Tibetan National Uprising Day Commemorated With Brussels Protest
Tibetans across the world are commemorating the Tibetan Uprising Day, referring to the popular uprising against the Chinese government’s occupation of Tibet in 1959. Since 1951 Tibet has been occupied and annexed unilaterally into the People’s Republic of China. As one of UNPO’s founding members in 1991 the Central Tibetan Administration has sought to promote the rights of Tibetans inside and outside the region and help other UNPO members in their causes far and wide. UNPO stands with all Tibetans protesting today around the world.
The uprising in 1959 is considered a landmark event in the history of Tibetan resistance against Chinese occupation. Many Tibetans lost their lives in the uprising and the 10th March has since become synonymous with a national day for Tibetans. In 2008, widespread protests by Tibetan monks on March 10th led to a brutal crackdown and the resulting self-immolation protests of the monks have shone a light on the conditions they face for attempting to express themselves.
Today’s Tibetan Autonomous Region is subject to a draconian surveillance program, with foreign journalists under heavy scrutiny and little space for freedom of speech or assembly of Tibetans in the region. Since the significant protests in 2008 and the ascent of Xi Jingping to the head of the Chinese Communist Party, the international observers present have noted an even further tightening of the screw in terms of civil and political rights.
In recent years the protests have gathered even more importance due to the tightening of the Chinese Communist Party’s grip on civil society and crackdown of peaceful protest in the Tibetan Autonomous Region. It is why UNPO supports the initiative taken by Tibetan NGOs to hold a protest in Brussels demanding an end to the Chinese government’s systematic repression of the Tibetan people, their identity and right to self-determination.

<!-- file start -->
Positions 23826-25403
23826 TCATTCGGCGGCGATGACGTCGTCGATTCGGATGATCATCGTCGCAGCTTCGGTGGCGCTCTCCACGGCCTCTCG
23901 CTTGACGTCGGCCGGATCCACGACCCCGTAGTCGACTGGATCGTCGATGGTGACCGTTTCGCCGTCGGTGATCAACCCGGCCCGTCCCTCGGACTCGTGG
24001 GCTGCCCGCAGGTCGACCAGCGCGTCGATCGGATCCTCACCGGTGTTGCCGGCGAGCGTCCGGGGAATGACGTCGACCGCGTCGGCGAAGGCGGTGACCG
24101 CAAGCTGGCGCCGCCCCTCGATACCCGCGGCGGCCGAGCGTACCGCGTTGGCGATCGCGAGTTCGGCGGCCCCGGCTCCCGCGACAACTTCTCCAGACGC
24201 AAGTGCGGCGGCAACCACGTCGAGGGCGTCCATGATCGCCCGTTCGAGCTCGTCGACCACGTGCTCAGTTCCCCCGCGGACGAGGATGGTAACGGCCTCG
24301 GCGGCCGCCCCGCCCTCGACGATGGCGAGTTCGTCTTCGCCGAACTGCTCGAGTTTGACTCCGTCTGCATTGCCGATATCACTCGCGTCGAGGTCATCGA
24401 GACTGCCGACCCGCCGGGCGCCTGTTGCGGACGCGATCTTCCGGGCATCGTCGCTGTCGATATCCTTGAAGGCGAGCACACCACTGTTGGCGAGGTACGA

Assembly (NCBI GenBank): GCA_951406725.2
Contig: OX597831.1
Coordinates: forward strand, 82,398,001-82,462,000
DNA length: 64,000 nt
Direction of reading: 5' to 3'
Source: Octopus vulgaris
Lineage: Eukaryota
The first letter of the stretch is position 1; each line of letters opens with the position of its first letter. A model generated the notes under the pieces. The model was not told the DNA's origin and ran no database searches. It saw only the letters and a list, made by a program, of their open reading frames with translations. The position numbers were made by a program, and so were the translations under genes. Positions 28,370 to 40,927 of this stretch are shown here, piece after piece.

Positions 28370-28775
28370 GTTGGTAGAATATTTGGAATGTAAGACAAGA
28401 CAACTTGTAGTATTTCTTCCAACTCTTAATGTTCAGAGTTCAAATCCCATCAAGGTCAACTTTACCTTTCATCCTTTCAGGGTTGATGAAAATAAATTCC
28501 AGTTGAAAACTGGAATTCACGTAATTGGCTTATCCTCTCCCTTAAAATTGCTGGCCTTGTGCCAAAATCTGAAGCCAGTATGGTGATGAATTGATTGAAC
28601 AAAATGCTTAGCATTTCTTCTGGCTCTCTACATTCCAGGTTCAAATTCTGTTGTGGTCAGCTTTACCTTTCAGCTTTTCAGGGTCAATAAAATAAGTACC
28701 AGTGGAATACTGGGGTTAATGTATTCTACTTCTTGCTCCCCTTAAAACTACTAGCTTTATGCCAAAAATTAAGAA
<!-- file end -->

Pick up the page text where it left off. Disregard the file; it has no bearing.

UNPO Secretary General Ralph J. Bunche spoke at the event, saying that “UNPO looks to the Tibetans as an example of how to resist colonialism and occupation with dignity and resolve everywhere. While ultimately the Tibetan Uprising did not succeed in liberating Tibet, it was fighting against impossible odds and it sowed the seeds of the non-violent resistance that has characterized the Tibetan cause ever since”.
The Secretary General went on to explain that the Tibetan cause “stands as a monument to the dangers of the current world order” where there is “a carte blanche that accorded to the Permanent Members of the UN Security Council, including China”.
UNPO remains dedicated to aiding the Tibetan cause on multiple fronts, from making their voices heard in various forums without being subject to intimidation to highlighting the consequences of China’s occupation on regional security given its vital water supplies.